# Evaluating $\int _{-100}^{100}\lfloor {x^3}\rfloor \,dx$

Is there an alternative better solution?

$I=\displaystyle\int_{-100}^{100}\lfloor x^3\rfloor\,dx$ $=\displaystyle\int_{-100}^{100}\lfloor(100-100-x)^3\rfloor\,dx$ $\quad$ [$\because\int_{a}^{b}f(x)\,dx=\int_{a}^{b}f(a+b-x)\,dx$]

$=\displaystyle\int_{-100}^{100}\lfloor-x^3\rfloor\,dx$

$=\displaystyle\int_{-100}^{100}(-\lfloor x^3\rfloor-1)\,dx$ $\quad$ [$\because \lfloor x\rfloor+\lfloor-x\rfloor=-1$ when $x\notin \mathbb{Z}$]

$\Rightarrow I=-I-200$ $\quad$ $\Rightarrow I=-100$

EDIT. Is there any area interpretation of the integral?

• No, but it's a good approach. Commented Jul 2, 2016 at 12:10
• Nothing wrong with that but I posted an A that's a little bit different. Commented Jul 2, 2016 at 16:35

For $$0>x\not \in \Bbb Z$$ we have $$[-x]=-[x]-1.$$ $$\text {So }\quad \int_{-100}^0[y^3]\;dy = \int_0^{100}(-[x^3]-1)\;dx$$ is obtained by letting $$y=-x.$$ $$\text { Therefore } \quad \int_{-100}^{100}[x^3]\;dx=\int_{-100}^0 [y^3]\;dy+\int_0^{100}[x^3]\;dx=$$ $$=\int_0^{100}(-[x^3]-1)\;dx+\int_0^{100} [x^3]\;dx=$$ $$=\int_0^{100} (-1-[x^3]+[x^3])\;dx=\int_0^{100}(-1)\;dx=-100.$$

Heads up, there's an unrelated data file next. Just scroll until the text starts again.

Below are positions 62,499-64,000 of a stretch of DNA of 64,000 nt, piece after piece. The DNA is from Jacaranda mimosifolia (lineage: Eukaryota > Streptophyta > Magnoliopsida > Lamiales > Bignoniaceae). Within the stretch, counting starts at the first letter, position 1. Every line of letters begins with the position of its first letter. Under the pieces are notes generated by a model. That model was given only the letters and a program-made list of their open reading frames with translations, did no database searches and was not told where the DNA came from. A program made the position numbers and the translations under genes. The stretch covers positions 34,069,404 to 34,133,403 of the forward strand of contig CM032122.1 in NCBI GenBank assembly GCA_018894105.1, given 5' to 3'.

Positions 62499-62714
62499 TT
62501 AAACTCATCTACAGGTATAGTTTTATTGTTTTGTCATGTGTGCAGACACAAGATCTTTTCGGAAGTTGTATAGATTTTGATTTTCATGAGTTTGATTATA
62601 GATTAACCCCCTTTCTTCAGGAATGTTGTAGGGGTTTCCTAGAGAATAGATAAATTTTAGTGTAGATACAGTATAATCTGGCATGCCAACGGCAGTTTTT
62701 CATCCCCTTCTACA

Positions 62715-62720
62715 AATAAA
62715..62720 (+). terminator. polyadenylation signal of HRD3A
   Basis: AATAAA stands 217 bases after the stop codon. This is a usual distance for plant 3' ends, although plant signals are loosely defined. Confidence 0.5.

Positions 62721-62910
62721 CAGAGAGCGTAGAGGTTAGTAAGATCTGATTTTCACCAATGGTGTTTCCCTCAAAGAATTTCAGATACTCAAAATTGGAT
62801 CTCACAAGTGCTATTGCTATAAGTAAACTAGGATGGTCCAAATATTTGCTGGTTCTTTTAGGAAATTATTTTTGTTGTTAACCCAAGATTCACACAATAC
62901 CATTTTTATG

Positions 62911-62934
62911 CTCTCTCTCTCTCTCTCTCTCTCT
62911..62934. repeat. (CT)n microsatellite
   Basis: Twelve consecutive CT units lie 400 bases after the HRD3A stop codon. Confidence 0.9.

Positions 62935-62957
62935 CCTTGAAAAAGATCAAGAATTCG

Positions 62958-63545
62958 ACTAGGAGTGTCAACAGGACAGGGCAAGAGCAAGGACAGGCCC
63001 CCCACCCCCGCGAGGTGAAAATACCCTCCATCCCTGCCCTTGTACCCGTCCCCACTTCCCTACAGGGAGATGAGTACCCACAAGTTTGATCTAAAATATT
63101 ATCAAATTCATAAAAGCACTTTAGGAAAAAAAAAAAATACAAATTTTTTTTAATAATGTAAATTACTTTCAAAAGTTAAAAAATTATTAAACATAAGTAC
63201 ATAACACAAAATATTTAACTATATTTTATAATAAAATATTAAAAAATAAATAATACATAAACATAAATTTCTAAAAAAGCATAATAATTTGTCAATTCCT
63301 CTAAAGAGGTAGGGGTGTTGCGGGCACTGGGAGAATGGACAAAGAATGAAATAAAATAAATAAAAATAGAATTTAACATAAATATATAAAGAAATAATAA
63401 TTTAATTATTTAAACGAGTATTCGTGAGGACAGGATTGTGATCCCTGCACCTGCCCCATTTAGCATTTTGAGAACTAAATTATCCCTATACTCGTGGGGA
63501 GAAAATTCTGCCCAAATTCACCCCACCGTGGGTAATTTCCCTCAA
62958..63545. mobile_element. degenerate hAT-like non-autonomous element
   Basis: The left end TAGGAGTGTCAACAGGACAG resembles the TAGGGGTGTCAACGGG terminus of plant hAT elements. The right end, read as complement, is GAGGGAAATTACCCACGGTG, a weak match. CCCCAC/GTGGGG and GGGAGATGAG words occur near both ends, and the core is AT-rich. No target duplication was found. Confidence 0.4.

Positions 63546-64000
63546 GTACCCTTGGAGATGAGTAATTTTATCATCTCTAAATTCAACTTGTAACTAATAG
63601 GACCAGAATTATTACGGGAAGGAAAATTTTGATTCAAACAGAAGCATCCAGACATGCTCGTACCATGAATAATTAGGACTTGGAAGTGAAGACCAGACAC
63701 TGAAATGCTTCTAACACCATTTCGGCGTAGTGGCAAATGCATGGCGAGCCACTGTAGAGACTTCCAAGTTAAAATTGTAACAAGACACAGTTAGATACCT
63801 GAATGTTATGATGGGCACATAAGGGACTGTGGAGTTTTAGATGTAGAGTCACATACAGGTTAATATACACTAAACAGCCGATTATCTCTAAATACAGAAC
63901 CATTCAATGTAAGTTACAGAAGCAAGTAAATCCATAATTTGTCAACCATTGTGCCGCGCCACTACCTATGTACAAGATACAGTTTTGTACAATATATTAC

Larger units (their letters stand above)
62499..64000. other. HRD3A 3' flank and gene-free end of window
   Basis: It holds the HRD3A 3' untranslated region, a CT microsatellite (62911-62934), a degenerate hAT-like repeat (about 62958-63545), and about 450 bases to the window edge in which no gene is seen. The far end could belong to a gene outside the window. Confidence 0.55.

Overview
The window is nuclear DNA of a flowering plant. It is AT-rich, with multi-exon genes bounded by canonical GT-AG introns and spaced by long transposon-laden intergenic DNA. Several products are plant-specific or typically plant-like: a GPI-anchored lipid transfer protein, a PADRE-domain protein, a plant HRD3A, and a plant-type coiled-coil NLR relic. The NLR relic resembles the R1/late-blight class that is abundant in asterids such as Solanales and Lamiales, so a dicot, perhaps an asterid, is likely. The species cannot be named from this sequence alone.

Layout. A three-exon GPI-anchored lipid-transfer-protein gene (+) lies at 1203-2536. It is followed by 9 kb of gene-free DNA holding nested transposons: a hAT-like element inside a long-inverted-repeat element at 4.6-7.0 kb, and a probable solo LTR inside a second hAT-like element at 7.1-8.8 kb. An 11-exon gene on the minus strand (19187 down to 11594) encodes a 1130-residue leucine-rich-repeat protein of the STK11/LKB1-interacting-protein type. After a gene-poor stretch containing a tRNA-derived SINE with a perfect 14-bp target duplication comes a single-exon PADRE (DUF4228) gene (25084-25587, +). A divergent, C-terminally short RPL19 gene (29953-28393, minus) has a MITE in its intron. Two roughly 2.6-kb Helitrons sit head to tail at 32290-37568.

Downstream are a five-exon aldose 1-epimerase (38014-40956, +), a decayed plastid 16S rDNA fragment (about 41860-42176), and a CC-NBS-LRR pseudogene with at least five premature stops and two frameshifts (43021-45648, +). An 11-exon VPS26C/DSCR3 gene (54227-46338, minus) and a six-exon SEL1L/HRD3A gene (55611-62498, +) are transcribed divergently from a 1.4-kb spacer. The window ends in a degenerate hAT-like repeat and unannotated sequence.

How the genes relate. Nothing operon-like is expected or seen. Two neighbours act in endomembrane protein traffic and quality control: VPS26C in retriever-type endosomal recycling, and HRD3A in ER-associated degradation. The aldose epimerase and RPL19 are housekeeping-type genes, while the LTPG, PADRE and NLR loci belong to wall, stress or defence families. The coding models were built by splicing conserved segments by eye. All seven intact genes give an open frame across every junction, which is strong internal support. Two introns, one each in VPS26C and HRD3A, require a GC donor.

Remark: (Added July 2019). We have $$[-x] \ne -[x]-1$$ if $$0\ge x\in \Bbb Z.$$ But the integrals in the 1st displayed line are still equal because $$\{y\in [-100,0]: [y^3]\ne -[y^3]-1\}$$ is finite.
• @thewitness .Exactly.... I received an upvote yesterday so I looked at this and was surprised to see that after 3 years and 8 upvotes and an Acceptance, my 1st sentence, which said "For $0>x...$", not "For $0>x\not \in \Bbb Z$..." was false, but nobody else noticed. Commented Jul 21, 2019 at 17:09